4 MARCH 1972, Page 15

S h adowed lives I sabel Quigly (Ch Cil ' a Pter of Accidents Goronwy ,tto

Windus £275) Pdtne and . r Rees a)a, , Fi gure Beverley Nichols (H -un C2.25) eine1;?0°,1;?11WY Rees has the material for is but put it all into one, which ifs c because it makes it tOPheavY' Hal h f, s7in13: Chapter of Accidents is autobiography, cither half the portrait of a friend, G.rn3r, ,rgess superspy (at least in his own i _ atien). And it is Burgess's large prethes 007 that dominates ...oin,nates it and overshadow p kreally worth hearing) rest of it. thrrIVIr Rees's accidents, their number r o can'requency, it is hard to account. You kno,saY he was accident-prone but we all viet." 1N'hat that means — nature's own ._ arldItti inviting rivers to flood, trees to fall he .happ2ns ightoing to strike just when ac ents iees_ Were Mostly man-ma t , __, iO tlyillade: in other words, he put his mho; de or even is a Ns. And this again is odd because he Mighstlpleildid describer and analyser, which .r and i seern to make him a good notice avoid°regeer of things, in other words an l jusa tht el' of accidents. Perhaps t unlucky or inept; perhaps h e wasn't a sanl 1 t a plkliniatsi Many feet in but fail to notice an ,Anyway, there was Guy Burgess that large in a moderately quiet life eiretpt veered to the left and then, in a tootrti4 or rather tangential way, went ng indignantly off, not to the right exactly, but into a kind of limbo of political outrage. And Burgess might be called the biggest accident of all, unless you think an outsize presence is worth while in any life, even if it brings landslides down on your head. "I wish I'd never known him" (which Mr Rees never seems to feel, incidentally) is like saying you wish you were someone else; because we are not only what we have inherited and eaten and thought but (to some extent) those we have known.

A fictional-sounding character, Burgess: attractive, brilliant, amusing, outrageous, living in a dream world and enacting his own fantasies there; also a drunkard, smelly, grubby, exhausting, munching garlic or barbiturates as if they were humbugs, and sexually so promiscuous and so voracious that he sounds like some stripcartoon character; a traitor to his country yet, in his devious subterranean way, true to principles it must have been hard to discern under Stalinism. A modern tragic hero or just a contemporary clown? This closeup from a friend who suffered dearly for the friendship, in worldly terms at least, doesn't quite decide, but it splendidly describes a rogue elephant in the corridors of power, not even bothering to smother its snorts of pleasure or indignation, a spy whose disguise was total disorder, casualness and even candour, the underside, the rather more attractive alter ego, of James Bond.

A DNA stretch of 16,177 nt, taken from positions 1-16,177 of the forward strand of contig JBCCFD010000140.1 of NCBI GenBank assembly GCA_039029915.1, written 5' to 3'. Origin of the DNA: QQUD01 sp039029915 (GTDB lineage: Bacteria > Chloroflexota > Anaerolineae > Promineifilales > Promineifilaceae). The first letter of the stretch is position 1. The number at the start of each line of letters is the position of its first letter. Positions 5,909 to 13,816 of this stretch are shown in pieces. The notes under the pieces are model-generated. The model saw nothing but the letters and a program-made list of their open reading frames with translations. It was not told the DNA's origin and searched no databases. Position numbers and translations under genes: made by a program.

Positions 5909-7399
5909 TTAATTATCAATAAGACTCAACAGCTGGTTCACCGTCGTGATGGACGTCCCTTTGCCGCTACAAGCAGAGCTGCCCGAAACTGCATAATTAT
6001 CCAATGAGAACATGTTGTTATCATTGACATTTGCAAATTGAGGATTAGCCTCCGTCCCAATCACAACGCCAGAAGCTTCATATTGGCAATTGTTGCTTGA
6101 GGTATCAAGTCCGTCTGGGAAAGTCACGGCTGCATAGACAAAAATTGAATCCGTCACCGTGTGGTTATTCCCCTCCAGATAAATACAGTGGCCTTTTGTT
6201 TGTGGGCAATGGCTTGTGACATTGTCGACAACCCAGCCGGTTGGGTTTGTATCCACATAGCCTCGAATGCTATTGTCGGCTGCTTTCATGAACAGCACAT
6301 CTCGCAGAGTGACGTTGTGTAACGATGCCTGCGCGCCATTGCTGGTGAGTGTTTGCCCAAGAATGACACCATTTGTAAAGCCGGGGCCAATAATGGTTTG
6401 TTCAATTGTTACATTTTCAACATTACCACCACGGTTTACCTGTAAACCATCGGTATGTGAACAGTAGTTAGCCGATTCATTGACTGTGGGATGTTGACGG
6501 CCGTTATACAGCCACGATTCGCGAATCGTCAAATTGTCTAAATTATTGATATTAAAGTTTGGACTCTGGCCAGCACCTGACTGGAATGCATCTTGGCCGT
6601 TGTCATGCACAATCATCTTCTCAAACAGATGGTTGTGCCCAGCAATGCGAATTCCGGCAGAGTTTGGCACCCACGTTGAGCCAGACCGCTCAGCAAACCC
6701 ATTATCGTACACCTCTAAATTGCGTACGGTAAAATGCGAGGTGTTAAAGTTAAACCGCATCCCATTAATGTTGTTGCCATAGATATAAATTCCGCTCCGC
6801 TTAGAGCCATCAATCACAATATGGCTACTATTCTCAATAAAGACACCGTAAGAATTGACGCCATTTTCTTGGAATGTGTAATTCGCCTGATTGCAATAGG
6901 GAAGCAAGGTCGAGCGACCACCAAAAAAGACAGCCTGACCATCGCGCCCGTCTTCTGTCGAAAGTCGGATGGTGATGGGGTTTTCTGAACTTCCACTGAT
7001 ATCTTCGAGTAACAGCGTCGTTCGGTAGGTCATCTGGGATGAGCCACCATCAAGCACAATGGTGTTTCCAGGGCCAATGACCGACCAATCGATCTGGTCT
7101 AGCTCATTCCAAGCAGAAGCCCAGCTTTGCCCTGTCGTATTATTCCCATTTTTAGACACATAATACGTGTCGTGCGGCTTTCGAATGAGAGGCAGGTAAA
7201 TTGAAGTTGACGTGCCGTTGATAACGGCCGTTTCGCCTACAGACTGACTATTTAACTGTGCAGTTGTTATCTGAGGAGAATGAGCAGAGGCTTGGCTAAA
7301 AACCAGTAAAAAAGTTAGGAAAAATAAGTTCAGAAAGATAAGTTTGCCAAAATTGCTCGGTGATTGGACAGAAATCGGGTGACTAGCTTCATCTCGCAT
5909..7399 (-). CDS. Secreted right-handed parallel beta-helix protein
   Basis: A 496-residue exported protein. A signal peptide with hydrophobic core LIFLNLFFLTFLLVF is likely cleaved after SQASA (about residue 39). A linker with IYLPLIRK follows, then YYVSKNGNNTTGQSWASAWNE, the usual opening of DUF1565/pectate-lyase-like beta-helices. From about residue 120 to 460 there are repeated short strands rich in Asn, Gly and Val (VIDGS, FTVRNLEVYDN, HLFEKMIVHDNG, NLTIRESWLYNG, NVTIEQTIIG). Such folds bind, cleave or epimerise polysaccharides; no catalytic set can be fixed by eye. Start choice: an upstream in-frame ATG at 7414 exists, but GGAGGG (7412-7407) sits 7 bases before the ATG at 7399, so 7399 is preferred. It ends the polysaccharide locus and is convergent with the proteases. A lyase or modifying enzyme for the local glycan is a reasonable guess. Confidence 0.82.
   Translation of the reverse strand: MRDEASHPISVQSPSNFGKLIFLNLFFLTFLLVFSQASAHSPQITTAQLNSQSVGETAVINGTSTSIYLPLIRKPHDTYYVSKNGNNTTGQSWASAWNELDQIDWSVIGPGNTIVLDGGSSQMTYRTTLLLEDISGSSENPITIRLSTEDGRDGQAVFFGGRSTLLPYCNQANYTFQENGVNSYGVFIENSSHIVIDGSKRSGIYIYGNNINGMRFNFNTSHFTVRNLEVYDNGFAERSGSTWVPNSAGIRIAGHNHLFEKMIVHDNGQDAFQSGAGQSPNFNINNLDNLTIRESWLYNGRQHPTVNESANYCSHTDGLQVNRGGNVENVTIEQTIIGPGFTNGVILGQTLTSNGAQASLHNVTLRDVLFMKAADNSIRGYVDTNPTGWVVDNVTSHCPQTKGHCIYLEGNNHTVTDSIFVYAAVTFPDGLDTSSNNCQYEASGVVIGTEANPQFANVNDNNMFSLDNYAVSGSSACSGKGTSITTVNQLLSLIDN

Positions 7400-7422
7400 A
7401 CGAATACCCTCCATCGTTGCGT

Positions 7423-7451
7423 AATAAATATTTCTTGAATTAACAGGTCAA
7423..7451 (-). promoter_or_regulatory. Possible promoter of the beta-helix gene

Once parents are dead, it is tempting for children to immortalise them: describing them is the directest form of autobiography, the most shameless form of selfjustification. Look, they cry, it explains everything! Parents are the excuse for all that comes after them, a reason for every mental and moral tic; not just the suppliers of genes, brain and appearance but the moulders of feeling, taste, outlook, sympathy, who through heredity or environment or most often through both make or mar the character, breed health or sickness. There are, of course, the middling parents, mere intermediaries between then and now, between ancestors and oneself, lifesize and unremarkable; and perhaps these, the dullest, are in fact, the healthiest, because the least enormous and influential. But they seldom get into print. It is the outsize, even monstrous parent who makes the best copy and Beverley Nichols' father is so large he cuts out the sunlight and darkens the earth, not just in childhood but •in adult life and in retrospect. The book, as all parent-by-child portraits are, is of course an account of a relationship rather more than a portrait of a person objectively viewed. For where is objectivity in this closest yet most frightening of relationships? Mr Nichols pere may have been as gross, vile, revolting, lecherous and generally appalling as the fat drunkard who retched and vomited his way through the childhood of a sensitivie son, who behaved, or at least to the child appeared to behave, with calculated sadism towards his wife, the child's adored mother. But why? One is shown a monster but his monstrousness is never explained, only the monstrous effect it had on his child and the seventy-year-old taste of bile the man he grew into still feels at the thought of him.

It is a marvellously readable story, though one feels the ignoble pleasure of eavesdropping, of opening the door of a carefully shut cupboard and finding not so much a skeleton as a putrescent corpse. How many families kept their cupboard doors shut and a creature like this inside it? Probably plenty in the days before easy divorce and public confession. Servants would be changed whenever they "found out," as happened with the Nichols, houses when the neighbours noticed, unexpected visitors would be discouraged, a good face put on it and the correct hat always worn. Or perhaps, to kid the world and oneself even further, a sentimental persona would be established in a world that seemed all lavender and lace and prettiness. It is gruesome and fascinating to think of the stink, the hatred and the bitterness of the soil in which Beverley Nichols grew his